Motion processing specialization in Williams syndrome

Jason E. Reiss, James E. Hoffman, Barbara Landau

Research output: Contribution to journalArticlepeer-review

56 Scopus citations


Williams syndrome (WS) is a rare genetic disorder characterized by severe spatial deficits and relatively spared language. Although initial research suggested that WS entails a generalized motion processing deficit, later work demonstrated intact biological motion perception in people with WS, reflecting a sparing of a specific motion perception system. The present study examined whether this sparing is unique to biological motion, or extends to other motion tasks as well. WS children and adults and normal controls were tested to examine developmental changes across a variety of motion tasks. Results indicated that WS individuals performed at normal levels for motion coherence and biological motion tasks but had elevated thresholds for the 2-D form-from-motion task, a profile that extended into adulthood. These findings provide evidence that a genetic impairment can lead to a selective motion processing deficit and argue against characterizing WS as including a general motion processing impairment. The nature of the motion deficit is considered, including the implications for WS dorsal/ventral processing.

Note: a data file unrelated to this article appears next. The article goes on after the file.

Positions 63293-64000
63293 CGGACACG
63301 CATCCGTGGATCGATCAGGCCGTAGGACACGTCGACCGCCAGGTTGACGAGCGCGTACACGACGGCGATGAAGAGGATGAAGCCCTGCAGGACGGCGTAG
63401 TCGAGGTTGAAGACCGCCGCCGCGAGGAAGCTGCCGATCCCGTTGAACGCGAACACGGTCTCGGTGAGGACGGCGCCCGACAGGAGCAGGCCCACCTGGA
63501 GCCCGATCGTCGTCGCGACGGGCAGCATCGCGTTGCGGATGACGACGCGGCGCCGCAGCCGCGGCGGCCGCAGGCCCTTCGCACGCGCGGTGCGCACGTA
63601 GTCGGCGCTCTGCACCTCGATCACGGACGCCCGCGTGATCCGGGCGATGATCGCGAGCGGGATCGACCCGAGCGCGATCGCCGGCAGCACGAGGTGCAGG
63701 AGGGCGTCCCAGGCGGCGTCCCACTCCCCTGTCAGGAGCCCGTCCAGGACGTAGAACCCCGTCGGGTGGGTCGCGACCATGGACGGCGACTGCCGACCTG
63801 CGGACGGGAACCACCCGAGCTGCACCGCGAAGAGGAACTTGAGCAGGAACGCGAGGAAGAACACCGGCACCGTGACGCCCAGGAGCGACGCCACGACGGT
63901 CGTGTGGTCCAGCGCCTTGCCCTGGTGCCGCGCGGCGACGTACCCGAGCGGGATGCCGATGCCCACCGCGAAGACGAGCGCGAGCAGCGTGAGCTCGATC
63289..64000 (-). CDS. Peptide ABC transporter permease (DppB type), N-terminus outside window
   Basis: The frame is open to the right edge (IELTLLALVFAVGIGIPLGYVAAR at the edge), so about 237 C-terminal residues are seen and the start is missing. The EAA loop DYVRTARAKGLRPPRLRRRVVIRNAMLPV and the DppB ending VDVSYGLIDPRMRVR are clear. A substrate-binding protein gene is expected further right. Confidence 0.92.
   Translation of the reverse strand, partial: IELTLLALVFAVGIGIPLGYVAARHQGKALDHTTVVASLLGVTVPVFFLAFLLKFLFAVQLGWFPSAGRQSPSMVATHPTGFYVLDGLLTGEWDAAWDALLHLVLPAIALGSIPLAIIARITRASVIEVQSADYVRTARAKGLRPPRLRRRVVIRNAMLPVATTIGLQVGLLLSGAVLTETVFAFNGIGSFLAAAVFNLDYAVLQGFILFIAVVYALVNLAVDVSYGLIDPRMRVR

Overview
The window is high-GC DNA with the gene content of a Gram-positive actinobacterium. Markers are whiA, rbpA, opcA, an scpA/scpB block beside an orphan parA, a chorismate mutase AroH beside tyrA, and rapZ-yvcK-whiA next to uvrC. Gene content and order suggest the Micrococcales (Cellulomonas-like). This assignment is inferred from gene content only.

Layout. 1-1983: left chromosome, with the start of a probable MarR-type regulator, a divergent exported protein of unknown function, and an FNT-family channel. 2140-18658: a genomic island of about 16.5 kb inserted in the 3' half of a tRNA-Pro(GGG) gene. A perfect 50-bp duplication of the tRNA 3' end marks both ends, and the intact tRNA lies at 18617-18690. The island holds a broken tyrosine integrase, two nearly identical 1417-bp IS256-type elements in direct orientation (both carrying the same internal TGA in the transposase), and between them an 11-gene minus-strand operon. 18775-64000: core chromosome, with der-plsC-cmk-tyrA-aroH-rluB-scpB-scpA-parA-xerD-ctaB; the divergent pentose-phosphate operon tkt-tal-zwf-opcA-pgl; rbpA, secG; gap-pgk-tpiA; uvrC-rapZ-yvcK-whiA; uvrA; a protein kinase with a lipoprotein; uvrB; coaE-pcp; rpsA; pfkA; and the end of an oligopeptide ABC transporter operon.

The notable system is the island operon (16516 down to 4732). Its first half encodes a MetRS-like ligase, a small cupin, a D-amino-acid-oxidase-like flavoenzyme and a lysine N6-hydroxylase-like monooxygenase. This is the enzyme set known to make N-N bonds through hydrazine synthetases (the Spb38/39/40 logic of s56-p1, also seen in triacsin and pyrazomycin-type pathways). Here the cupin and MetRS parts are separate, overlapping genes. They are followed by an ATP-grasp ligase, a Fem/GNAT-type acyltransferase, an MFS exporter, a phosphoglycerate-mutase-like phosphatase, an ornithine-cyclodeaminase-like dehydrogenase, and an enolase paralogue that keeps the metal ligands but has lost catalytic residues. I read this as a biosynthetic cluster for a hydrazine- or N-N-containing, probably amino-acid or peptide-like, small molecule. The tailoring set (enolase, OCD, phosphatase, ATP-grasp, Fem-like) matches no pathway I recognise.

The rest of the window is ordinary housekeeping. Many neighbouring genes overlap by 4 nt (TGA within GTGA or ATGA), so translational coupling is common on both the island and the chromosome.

Original languageEnglish (US)
Pages (from-to)3379-3390
Number of pages12
JournalVision Research
Issue number27
StatePublished - Dec 2005


  • Biological motion
  • Dorsal/ventral visual processing
  • Form-from-motion
  • Motion coherence
  • Williams syndrome

ASJC Scopus subject areas

  • Ophthalmology
  • Sensory Systems


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